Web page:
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- Wells Fargo is developing a virtual assistant to help it convert more retail banking customers into digital users, CNBC has learned.
- The assistant, named Fargo, will be able to execute tasks including paying bills, sending money and offering transaction details and budgeting advice, according to Michelle Moore, the bank’s consumer digital head.
- It’s expected to be out next year after the bank releases a revamped mobile app and website in early 2022, she said.
Wells Fargo is developing a virtual assistant to help it convert more retail banking customers into digital users, CNBC has learned.
The assistant, named Fargo, will be able to execute tasks including paying bills, sending money and offering transaction details and budgeting advice, according to Michelle Moore, the bank’s consumer digital head. It’s expected to be out next year after the bank releases a revamped mobile app and website in early 2022, she said.
The move by Wells Fargo, a consumer banking giant with more branches than any lender except JPMorgan Chase, is part of a broader technology overhaul under CEO Charles Scharf. Updating the bank’s aging systems has been a priority for Scharf since becoming CEO two years ago, a key part of the turnaround needed after the bank’s 2016 fake accounts scandal. Last month, Wells Fargo announced a decade-long plan to move computing to Google and Microsoft cloud servers.
“Everyone lives on their phone, and there’s an expectation on how things should work,” Moore said in a Zoom interview. “Our clients were telling us that our app was not easy to use, it’s not intuitive, there were too many dead ends and clients were getting stuck.”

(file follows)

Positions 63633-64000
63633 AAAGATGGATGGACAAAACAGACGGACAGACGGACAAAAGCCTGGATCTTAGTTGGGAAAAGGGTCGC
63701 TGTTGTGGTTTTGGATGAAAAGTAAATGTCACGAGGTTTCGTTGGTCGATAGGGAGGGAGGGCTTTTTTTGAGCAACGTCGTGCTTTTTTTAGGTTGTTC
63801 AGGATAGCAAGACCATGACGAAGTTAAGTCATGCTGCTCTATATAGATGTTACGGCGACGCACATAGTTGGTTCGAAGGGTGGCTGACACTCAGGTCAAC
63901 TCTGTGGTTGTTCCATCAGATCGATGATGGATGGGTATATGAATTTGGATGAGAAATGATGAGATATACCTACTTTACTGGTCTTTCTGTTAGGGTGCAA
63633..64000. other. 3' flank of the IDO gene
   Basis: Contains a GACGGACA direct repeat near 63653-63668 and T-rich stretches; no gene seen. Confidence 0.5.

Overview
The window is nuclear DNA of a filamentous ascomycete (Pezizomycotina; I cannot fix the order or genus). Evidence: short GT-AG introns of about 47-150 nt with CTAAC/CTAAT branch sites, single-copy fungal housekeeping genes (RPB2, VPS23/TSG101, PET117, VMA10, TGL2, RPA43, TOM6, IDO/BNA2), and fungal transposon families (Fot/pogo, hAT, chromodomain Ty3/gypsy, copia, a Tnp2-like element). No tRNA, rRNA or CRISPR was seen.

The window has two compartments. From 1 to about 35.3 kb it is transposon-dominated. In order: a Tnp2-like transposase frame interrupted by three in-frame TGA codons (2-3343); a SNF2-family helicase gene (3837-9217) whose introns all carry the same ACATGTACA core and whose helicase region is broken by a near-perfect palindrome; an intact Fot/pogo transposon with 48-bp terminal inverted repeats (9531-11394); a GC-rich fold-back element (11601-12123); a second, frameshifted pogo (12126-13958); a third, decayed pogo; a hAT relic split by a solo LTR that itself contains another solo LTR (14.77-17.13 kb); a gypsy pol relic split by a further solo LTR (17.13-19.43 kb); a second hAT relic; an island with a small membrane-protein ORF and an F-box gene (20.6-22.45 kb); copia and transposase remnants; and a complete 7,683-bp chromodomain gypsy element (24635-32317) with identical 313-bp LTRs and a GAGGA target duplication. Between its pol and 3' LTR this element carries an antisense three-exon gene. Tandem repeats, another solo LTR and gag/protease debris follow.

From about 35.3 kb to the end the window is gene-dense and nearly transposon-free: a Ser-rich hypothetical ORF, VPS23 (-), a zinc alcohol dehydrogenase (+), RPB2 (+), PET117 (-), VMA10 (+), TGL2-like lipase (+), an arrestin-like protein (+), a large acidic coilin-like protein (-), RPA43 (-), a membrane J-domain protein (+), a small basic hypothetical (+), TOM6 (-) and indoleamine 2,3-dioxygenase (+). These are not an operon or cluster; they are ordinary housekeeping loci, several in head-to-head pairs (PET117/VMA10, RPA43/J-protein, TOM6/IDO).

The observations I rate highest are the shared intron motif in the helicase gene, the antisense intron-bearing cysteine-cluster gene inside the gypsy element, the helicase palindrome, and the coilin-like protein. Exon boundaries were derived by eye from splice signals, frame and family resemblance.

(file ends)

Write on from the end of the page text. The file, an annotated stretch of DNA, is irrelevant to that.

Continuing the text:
While it had the most extensive brick-and-mortar presence of any U.S. bank for years, only being eclipsed in branch count last quarter by JPMorgan, Wells Fargo trails rivals in digital adoption. Regulators have criticized the firm’s technology systems, and a 2019 mishap at a Minnesota data center knocked out customers’ mobile and web access for hours.
Its 27 million active mobile users are fewer than those of JPMorgan and Bank of America. Despite the boost that the coronavirus pandemic provided for all things digital, Wells Fargo’s 4.2% user growth in the past year is less than half JPMorgan’s gains. Studies have shown that digital users are typically more satisfied with their banks, cheaper to serve and less likely to switch providers.
That’s probably why Wells Fargo recruited Moore late last year. She is a Bank of America technology veteran who helped develop the company’s own virtual assistant, known as Erica. That artificial intelligence-powered service has seen its use surge during the pandemic, tripling the number of interactions to 104.6 million in the past year, Bank of America said this month.
Early this year, Wells Fargo began studying why customers resorted to calling phone help lines and where the bank’s app failed them, Moore said. The redesigned app has a simpler login and consolidates payment options, whereas previously they were scattered throughout, she said. Future versions will be more capable, part of the company’s new digital-first efforts, she said.
“We can help clients really live their lives and be more than checking balances and moving money,” Moore said. “We want to be integrated and we want to help clients do their investments or buy their first house.”
As for the name of the bank’s virtual assistant, Moore said it was an obvious choice.
“We weren’t trying to create a new brand or persona here,” she said. “There’s a lot you can do with ‘Fargo.’ Flip the word around, you can ‘Go Far.’ Let Fargo take you far.”